Biological Effect

When co-expressed in HEK-293 expressing human APP with the Swedish mutation, the mutant presenilin-1 was associated with elevated secreted Aβ42 and an elevated Aβ42/Aβ40 ratio compared with cells expressing wild-type presenilin-1 (Ikeuchi et al., 2008). Consistent with this finding, an in vitro assay using purified proteins to test the ability of this mutant to cleave the APP-C99 substrate revealed increased Aβ42 and decreased Aβ40 production, with a corresponding increase in the Aβ42/Aβ40 ratio (Sun et al., 2017). The mutation did not appear to affect γ-secretase cleavage of Notch, as NICD production was unchanged (Ikeuchi et al., 2008).

A cryo-electron microscopy study of the atomic structure of γ-secretase bound to an APP fragment indicates that G378 forms part of one of two PSEN1 β-strands induced by APP binding. These strands, together with an APP β-strand, form a hybrid, three-stranded β–sheet that appears to be indispensable for cleavage (Zhou et al., 2019; Jan 2019 news).

Last Updated: 16 Dec 2020

Comments

No Available Comments

Make a Comment

To make a comment you must login or register.

References

News Citations

  1. CryoEM γ-Secretase Structures Nail APP, Notch Binding

Paper Citations

  1. . Missense mutation in exon 11 (Codon 378) of the presenilin-1 gene in a French family with early-onset Alzheimer's disease and transmission study by mismatch enhanced allele specific amplification. Mutations in brief no. 141. Online. besancon@rockefeller1. Hum Mutat. 1998;11(6):481. PubMed.
  2. . Seizures in dominantly inherited Alzheimer disease. Neurology. 2016 Aug 30;87(9):912-9. Epub 2016 Jul 27 PubMed.
  3. . APP, PSEN1, and PSEN2 mutations in early-onset Alzheimer disease: A genetic screening study of familial and sporadic cases. PLoS Med. 2017 Mar;14(3):e1002270. Epub 2017 Mar 28 PubMed.
  4. . Novel mutations and repeated findings of mutations in familial Alzheimer disease. Neurogenetics. 2005 May;6(2):85-9. Epub 2005 Mar 18 PubMed.
  5. . Autosomal Dominant Early-Onset Alzheimer's Disease: Characterization of a Brazilian Cohort . Alzheimer's & Dementia, July 2017
  6. . Dominantly inherited Alzheimer's disease in Latin America: Genetic heterogeneity and clinical phenotypes. Alzheimers Dement. 2020 Nov 23; PubMed.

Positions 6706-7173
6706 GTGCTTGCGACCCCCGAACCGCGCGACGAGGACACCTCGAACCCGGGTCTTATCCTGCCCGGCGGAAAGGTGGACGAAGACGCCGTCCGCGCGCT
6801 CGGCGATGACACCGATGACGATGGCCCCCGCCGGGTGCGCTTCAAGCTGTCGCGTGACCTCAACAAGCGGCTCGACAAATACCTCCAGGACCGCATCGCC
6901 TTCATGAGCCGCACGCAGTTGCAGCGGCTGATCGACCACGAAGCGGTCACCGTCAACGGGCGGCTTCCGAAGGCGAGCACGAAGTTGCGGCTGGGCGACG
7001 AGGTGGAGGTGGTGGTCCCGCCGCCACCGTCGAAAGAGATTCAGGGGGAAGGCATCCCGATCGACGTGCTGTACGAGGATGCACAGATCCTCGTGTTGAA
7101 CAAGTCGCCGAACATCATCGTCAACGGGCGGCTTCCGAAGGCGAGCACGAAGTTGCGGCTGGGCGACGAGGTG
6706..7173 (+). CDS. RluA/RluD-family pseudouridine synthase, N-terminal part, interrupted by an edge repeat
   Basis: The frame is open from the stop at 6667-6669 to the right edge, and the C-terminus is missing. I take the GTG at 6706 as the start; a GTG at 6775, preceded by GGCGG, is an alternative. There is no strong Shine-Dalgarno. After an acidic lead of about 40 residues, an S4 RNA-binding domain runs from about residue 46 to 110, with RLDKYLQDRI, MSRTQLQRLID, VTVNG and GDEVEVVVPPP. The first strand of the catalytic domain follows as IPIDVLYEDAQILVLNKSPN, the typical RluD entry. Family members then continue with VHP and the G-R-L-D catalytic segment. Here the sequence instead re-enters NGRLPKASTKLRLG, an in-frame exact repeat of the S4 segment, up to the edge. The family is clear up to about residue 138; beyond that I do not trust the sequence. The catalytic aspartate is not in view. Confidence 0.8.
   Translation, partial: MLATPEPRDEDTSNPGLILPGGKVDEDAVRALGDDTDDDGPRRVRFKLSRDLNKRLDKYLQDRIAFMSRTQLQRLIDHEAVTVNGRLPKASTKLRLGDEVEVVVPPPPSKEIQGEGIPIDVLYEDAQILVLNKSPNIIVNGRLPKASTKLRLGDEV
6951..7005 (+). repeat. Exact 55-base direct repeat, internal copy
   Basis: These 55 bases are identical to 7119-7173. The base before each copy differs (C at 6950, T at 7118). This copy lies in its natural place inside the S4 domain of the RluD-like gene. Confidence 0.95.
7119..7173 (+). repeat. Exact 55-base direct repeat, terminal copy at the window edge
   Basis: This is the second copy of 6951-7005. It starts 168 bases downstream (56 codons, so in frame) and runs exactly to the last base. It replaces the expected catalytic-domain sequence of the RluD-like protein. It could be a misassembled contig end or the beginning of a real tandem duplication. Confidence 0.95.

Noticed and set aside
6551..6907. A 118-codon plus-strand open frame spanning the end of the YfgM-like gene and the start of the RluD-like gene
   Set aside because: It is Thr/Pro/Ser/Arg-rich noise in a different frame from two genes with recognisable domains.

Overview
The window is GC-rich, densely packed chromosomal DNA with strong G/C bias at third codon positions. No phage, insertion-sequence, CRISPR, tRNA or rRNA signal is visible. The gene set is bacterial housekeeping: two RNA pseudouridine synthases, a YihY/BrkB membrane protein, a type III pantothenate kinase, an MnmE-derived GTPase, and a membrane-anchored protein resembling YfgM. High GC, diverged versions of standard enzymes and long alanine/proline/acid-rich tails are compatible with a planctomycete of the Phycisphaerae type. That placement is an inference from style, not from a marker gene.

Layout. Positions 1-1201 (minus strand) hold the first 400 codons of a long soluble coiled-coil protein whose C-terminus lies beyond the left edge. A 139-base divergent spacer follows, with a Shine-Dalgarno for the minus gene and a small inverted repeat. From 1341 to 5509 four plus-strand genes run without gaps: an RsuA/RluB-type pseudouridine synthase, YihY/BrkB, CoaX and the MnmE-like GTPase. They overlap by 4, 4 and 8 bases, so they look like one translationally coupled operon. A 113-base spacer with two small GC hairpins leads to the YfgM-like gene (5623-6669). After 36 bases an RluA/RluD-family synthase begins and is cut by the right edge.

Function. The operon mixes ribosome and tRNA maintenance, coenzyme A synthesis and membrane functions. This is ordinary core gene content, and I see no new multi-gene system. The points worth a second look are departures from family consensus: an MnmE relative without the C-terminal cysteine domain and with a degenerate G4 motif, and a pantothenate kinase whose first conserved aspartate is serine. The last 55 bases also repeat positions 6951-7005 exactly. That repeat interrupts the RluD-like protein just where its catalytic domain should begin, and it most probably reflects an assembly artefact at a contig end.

7. . Mutational analysis in early-onset familial dementia in the Japanese population. The role of PSEN1 and MAPT R406W mutations. Dement Geriatr Cogn Disord. 2008;26(1):43-9. Epub 2008 Jun 28 PubMed.
  8. . [Study of mutations of presenilin 1 gene in early-onset familial Alzheimers disease]. Zhonghua Yi Xue Yi Chuan Xue Za Zhi. 2014 Jun;31(3):298-301. PubMed.
  9. . Analysis of 138 pathogenic mutations in presenilin-1 on the in vitro production of Aβ42 and Aβ40 peptides by γ-secretase. Proc Natl Acad Sci U S A. 2017 Jan 24;114(4):E476-E485. Epub 2016 Dec 5 PubMed.
  10. . Recognition of the amyloid precursor protein by human γ-secretase. Science. 2019 Feb 15;363(6428) Epub 2019 Jan 10 PubMed.

Other Citations

  1. Swedish mutation

Further Reading

Papers

  1. . Comparative study of microRNA profiling in one Chinese Family with PSEN1 G378E mutation. Metab Brain Dis. 2018 Oct;33(5):1711-1720. Epub 2018 Jul 1 PubMed.

Protein Diagram

Primary Papers

  1. . Missense mutation in exon 11 (Codon 378) of the presenilin-1 gene in a French family with early-onset Alzheimer's disease and transmission study by mismatch enhanced allele specific amplification. Mutations in brief no. 141. Online. besancon@rockefeller1. Hum Mutat. 1998;11(6):481. PubMed.

Other mutations at this position

Alzpedia

Disclaimer: Alzforum does not provide medical advice. The Content is for informational, educational, research and reference purposes only and is not intended to substitute for professional medical advice, diagnosis or treatment. Always seek advice from a qualified physician or health care professional about any medical concern, and do not disregard professional medical advice because of anything you may read on Alzforum.